H5P projects

Many instructors are using OER resources in their classes. While there are many such texts available, many instructors, especially on-line instructors like to have the type of supplementary on-line material that often comes with traditional textbooks.

While there are some resources such as Sapling and Lumen learning which can be used for these purposes, they are not free nor are they open. As an alternative, I have been used the H5P site to make resources.

These resources are versatile and easy to make. In addition, I have had my students create these resources to make up for missed assignments.

Here is a sample assignment that I have used in which questions have been inserted into videos. One can use you tube videos or any video that has a downloadable file (such as Kaltura videos)


Here are some made by students:

Meiosis questions from Cassie Bell

Mitosis Questions from Arthraa Kamil

Below are instructions that were handed out at a CTE workshop

H5P Workshop Handout for CTE

H5P instructions Drag and Drop (From Amy Larson, co-presenter at the H5P workshop)

Here are some tutorials from the H5P site:


Accumulating Literacy

(Here is my attempt at multimodality). I saw this band in the early nineties in a tiny club in Chicago. They were great.  Alas, in 1999, the lead singer had a heart attack while performing and died….

At the beginning of this article, I was struggling to understand what was being said and the going was tough. However, at the end of the article, the author presented 2 histories which were quite fascinating and really helped me understand the points of the article.

One of the stories was about a man named Sam May, whose understanding of literacy came mainly by paying attention to those of somewhat higher station, such as his military superiors and “upper crust” of his home town.  One particular quote stood out “I was exposed to some pretty high class people early in life-and they took me in. They used proper grammar in their talking, their speech and their actions were geared such that you felt comfortable with them”.  I was impressed with how articulate he was here.

On the other hand, Sam also became fascinated with emerging technologies, such as movies and secret code rings offered on radio shows.  Sam mentions the movies as inspiration for shows that the local children would put on.

The second story was about a man named Charles Randolph whose father was a preacher who was known for having very organized sermons. His father’s preaching influenced his own writing and received a degree in English and became an English teacher. He remarks about how his professors became upset when his writing was a bit too flowery for their liking and they told him to “stop bleeding on the paper”.

The use of these stories to illustrate the influence of environments and changing technologies on literacy has made me think a bit about my own teaching in the sense  that perhaps I would be clearer to my own students if I told more stories. The rest of my lectures may be as difficult for my students to parse as much of the rest of these articles are for me.

The story telling element also reminds me about the article about orality in language. In that article, it was mentioned that only a small percentage of languages have a written component. In such societies with little written culture, story telling is likely to be a major way of passing on history and wisdom.  While the writing may not remain, many of the folk tales do and some of these find their way to us by scribes who have learned our written language.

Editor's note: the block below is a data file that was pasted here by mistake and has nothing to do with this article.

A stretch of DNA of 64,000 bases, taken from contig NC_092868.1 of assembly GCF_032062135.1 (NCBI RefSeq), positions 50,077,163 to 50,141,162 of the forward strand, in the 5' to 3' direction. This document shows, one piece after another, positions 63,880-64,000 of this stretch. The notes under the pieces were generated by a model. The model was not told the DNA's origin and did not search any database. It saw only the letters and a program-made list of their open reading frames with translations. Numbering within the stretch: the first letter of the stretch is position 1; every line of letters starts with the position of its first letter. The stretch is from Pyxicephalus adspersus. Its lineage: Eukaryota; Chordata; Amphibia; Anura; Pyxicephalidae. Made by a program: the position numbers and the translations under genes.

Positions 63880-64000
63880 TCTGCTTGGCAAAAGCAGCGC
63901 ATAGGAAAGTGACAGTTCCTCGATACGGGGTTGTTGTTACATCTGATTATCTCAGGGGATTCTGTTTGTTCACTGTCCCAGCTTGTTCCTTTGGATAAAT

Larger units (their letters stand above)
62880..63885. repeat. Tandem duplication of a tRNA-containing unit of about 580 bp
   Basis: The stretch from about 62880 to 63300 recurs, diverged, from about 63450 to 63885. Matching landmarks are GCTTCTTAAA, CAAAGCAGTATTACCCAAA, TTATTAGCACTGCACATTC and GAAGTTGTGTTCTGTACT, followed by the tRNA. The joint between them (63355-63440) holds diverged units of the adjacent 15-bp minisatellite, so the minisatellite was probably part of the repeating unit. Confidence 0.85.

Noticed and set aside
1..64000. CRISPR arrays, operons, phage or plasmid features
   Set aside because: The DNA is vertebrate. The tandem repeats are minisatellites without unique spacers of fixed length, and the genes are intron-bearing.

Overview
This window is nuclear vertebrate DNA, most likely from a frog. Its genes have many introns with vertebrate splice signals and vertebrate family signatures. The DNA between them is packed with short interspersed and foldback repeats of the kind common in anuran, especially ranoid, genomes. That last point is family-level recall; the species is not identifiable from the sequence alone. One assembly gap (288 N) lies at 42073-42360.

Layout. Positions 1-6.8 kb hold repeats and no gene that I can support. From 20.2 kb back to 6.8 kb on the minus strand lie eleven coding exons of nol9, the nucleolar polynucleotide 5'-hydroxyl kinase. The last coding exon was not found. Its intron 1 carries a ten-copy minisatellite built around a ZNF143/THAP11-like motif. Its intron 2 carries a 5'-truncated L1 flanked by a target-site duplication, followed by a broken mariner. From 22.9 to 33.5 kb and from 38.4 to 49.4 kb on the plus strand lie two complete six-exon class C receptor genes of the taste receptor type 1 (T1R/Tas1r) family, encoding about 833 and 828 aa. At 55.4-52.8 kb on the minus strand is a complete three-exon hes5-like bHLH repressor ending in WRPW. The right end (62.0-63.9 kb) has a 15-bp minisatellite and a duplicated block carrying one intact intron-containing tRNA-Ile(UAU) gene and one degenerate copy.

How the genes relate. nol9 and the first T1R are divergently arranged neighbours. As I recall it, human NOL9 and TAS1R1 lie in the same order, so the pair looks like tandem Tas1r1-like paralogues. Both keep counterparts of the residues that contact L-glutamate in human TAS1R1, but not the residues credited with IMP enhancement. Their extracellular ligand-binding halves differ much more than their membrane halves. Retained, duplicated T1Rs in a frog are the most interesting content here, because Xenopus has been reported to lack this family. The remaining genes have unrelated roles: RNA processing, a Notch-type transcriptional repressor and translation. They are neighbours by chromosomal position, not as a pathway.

Comments on “Inventing the University” by David Bartholomae

I will just start off by saying that the reading for this reading circle is somewhat out of my comfort zone, but hopefully this will help me see matters from my student’s perspective. What I got out of that essay was that the author had very high standards for determining whether a new student would qualify for the introductory English class that was beyond the remedial level. Not only did the student have to have a solid understanding of grammar and be able to articulate how they thought, but they had to have enough immersion in the subject matter they wrote about to see things from the instructors perspective.

As an example, the author talked about a writing exercise in which students would have to “describe Pittsburgh to someone who has never been there”. The author then mentioned that this is a typical beginning writing assignment, but that he would expect something closer to “describe Pittsburgh to a resident”. My brother lives in Pittsburgh, I have been there many times. I think I would struggle with the basic writing exercise; I doubt I would be able to write something that my brother (much less an English Prof at University of Pittsburgh) would approve of. Many of the new crop of University of Pittsburgh freshmen will have had less experience with Pittsburgh than I have. What expectations should we have of such an essay?

However, this article does make me realize that many of my expectations may be too close too the authors. I have been immersed in Biology for decades. My students struggle to read anything close to what I have been trained to read. At what level can I expect them to write about it?